Comparison of fractional excretion of electrolytes in patients at different stages of chronic kidney disease: A cross-sectional study

Po Jen Hsiao, Chen Yi Liao, Yung Hsi Kao, Jenq Shyong Chan, Yuh Feng Lin, Chih Pin Chuu, Jin Shuen Chen

Research output: Contribution to journalArticle

1 Citation (Scopus)

Abstract

Kidney handling of electrolytes varies in different stages of chronic kidney disease (CKD). Diabetes mellitus (DM) plays an important role in CKD. Fractional excretion (FE) is an important means in clinical practice. The relationship between FE of electrolytes in patients at different stages of CKD is worth further investigating.We designed a cross-sectional study in 1 teaching hospital, consecutive CKD patients were enrolled between February 2016 and January 2017. Including clinical demographic features, laboratory examination including spot urine electrolytes, blood biochemistries, and relevant medications were determined.A total of 762 CKD patients completed the study. Of these, 218 (28.6%) had DM. Participants were grouped according to estimated glomerular filtration rate into 7 categories: hyperfiltration (HF), CKD1, CKD2, CKD3a, CKD3b, CKD4, and CKD5. Groups HF, CKD1, 2, 3a, 3b, 4 and 5 contained 83, 143, 192, 94, 82, 82, and 86 patients, respectively. FE of electrolytes tended to increase along with the decline of renal function (CKD1-CKD5) (P < .001). The relationship was similar between the DM and non-DM groups. Diabetic patients demonstrated higher FE of magnesium compared with non-DM subjects at CKD2 and CKD5 (P < .05).CKD patients showed a progressive increase in the FE of electrolytes; FE of magnesium seemed to increase more among diabetic patients with CKD, and could be a potential predictor of CKD progression.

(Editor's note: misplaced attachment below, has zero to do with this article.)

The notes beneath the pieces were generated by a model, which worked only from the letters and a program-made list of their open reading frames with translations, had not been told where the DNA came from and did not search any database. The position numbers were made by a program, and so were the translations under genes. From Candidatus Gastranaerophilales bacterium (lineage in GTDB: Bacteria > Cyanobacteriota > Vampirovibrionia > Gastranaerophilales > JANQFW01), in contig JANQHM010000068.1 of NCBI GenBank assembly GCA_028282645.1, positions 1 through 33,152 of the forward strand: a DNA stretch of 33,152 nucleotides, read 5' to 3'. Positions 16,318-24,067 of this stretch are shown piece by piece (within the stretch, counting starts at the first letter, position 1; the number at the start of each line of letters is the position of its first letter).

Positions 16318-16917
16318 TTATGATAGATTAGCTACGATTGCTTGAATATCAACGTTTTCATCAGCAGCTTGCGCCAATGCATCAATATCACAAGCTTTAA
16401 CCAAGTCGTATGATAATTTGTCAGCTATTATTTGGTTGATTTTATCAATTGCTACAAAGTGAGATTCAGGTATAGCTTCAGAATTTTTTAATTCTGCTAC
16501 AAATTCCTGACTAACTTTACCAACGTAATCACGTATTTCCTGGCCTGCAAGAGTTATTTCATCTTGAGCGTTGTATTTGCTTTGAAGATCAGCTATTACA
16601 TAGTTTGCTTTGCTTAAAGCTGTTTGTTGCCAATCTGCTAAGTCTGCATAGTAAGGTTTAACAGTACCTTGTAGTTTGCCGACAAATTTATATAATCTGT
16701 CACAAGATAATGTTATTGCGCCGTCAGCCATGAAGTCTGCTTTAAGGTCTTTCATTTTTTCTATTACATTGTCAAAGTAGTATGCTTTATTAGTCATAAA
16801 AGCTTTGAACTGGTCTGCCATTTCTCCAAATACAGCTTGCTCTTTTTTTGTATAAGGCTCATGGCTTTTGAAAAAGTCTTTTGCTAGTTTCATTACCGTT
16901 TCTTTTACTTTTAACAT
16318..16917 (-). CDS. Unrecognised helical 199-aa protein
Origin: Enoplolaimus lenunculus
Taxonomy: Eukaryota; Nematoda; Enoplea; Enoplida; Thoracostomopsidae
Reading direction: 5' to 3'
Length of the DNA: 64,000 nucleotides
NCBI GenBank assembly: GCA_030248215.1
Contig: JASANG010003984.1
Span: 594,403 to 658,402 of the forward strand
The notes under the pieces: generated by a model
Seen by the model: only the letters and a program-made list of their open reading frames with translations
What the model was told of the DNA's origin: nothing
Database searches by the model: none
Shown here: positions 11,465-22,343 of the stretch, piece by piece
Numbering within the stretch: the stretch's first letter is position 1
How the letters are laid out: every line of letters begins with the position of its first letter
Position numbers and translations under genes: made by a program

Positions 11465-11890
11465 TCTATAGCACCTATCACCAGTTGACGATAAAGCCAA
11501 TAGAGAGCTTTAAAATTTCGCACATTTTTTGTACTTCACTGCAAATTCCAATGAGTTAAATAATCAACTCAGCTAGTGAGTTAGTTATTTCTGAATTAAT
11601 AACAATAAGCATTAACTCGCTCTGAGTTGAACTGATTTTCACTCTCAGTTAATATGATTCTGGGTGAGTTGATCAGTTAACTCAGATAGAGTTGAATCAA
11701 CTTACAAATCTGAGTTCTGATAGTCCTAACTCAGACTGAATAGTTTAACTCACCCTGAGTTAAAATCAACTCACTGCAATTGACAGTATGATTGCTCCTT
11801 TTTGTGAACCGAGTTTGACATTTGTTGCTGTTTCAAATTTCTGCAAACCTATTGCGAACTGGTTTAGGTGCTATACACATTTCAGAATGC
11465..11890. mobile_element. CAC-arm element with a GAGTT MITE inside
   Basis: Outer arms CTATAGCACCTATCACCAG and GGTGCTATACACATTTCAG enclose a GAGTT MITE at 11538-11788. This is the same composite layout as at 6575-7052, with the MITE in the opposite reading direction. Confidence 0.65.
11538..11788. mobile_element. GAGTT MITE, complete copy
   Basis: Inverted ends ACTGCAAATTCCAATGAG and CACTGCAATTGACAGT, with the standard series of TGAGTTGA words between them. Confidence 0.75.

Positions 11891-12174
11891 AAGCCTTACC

Original languageEnglish
Article numbere18709
JournalMedicine (United States)
Volume99
Issue number2
DOIs
Publication statusPublished - Jan 1 2020

Keywords

  • chronic kidney disease
  • fractional excretion
  • urine biochemistry
  • urine electrolytes

ASJC Scopus subject areas

  • Medicine(all)

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